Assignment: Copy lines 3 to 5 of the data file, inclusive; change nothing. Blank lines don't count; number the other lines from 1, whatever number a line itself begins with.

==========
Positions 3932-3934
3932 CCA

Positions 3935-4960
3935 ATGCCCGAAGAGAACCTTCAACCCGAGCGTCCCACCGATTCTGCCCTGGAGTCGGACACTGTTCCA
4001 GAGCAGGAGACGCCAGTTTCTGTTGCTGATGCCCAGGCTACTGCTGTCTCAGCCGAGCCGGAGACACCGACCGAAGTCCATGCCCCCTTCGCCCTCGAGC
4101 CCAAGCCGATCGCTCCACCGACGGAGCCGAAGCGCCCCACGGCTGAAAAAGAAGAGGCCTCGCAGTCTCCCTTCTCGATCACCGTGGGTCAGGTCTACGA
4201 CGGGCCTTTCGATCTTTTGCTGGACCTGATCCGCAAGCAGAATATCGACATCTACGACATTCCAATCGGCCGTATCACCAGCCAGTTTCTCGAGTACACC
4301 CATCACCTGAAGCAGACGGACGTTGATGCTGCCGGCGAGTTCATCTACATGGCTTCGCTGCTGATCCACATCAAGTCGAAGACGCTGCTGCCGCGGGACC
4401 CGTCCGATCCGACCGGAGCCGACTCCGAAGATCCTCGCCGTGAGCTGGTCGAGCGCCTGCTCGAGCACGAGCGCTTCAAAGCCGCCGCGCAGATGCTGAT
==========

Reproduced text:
Positions 3935-4960
3935 ATGCCCGAAGAGAACCTTCAACCCGAGCGTCCCACCGATTCTGCCCTGGAGTCGGACACTGTTCCA
4001 GAGCAGGAGACGCCAGTTTCTGTTGCTGATGCCCAGGCTACTGCTGTCTCAGCCGAGCCGGAGACACCGACCGAAGTCCATGCCCCCTTCGCCCTCGAGC